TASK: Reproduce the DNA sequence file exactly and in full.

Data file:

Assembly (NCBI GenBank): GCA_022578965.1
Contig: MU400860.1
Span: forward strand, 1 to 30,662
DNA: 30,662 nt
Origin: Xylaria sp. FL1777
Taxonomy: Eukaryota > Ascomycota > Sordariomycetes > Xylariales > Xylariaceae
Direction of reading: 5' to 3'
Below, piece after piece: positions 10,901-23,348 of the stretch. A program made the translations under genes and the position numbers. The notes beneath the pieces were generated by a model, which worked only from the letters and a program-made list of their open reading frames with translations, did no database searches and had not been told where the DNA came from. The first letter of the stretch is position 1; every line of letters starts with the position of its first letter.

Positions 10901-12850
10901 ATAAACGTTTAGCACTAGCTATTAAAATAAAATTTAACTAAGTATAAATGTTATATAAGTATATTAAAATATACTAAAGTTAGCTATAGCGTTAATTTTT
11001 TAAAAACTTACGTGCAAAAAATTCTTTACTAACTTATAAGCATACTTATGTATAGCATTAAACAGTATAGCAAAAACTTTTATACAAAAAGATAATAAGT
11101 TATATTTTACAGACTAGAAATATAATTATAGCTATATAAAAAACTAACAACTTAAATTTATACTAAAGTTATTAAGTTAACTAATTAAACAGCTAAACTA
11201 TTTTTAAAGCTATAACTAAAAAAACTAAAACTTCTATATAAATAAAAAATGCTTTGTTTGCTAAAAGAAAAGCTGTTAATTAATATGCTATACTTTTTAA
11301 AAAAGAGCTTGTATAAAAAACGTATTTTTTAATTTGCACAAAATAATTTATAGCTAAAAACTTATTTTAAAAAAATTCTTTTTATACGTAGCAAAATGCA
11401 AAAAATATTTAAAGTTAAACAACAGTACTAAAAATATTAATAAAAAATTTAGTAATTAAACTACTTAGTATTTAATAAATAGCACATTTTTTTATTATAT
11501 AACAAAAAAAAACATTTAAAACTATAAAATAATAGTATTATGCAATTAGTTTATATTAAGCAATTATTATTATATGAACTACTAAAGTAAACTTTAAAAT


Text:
Assembly (NCBI GenBank): GCA_022578965.1
Contig: MU400860.1
Span: forward strand, 1 to 30,662
DNA: 30,662 nt
Origin: Xylaria sp. FL1777
Taxonomy: Eukaryota > Ascomycota > Sordariomycetes > Xylariales > Xylariaceae
Direction of reading: 5' to 3'
Below, piece after piece: positions 10,901-23,348 of the stretch. A program made the translations under genes and the position numbers. The notes beneath the pieces were generated by a model, which worked only from the letters and a program-made list of their open reading frames with translations, did no database searches and had not been told where the DNA came from. The first letter of the stretch is position 1; every line of letters starts with the position of its first letter.

Positions 10901-12850
10901 ATAAACGTTTAGCACTAGCTATTAAAATAAAATTTAACTAAGTATAAATGTTATATAAGTATATTAAAATATACTAAAGTTAGCTATAGCGTTAATTTTT
11001 TAAAAACTTACGTGCAAAAAATTCTTTACTAACTTATAAGCATACTTATGTATAGCATTAAACAGTATAGCAAAAACTTTTATACAAAAAGATAATAAGT
11101 TATATTTTACAGACTAGAAATATAATTATAGCTATATAAAAAACTAACAACTTAAATTTATACTAAAGTTATTAAGTTAACTAATTAAACAGCTAAACTA
11201 TTTTTAAAGCTATAACTAAAAAAACTAAAACTTCTATATAAATAAAAAATGCTTTGTTTGCTAAAAGAAAAGCTGTTAATTAATATGCTATACTTTTTAA
11301 AAAAGAGCTTGTATAAAAAACGTATTTTTTAATTTGCACAAAATAATTTATAGCTAAAAACTTATTTTAAAAAAATTCTTTTTATACGTAGCAAAATGCA
11401 AAAAATATTTAAAGTTAAACAACAGTACTAAAAATATTAATAAAAAATTTAGTAATTAAACTACTTAGTATTTAATAAATAGCACATTTTTTTATTATAT
11501 AACAAAAAAAAACATTTAAAACTATAAAATAATAGTATTATGCAATTAGTTTATATTAAGCAATTATTATTATATGAACTACTAAAGTAAACTTTAAAAT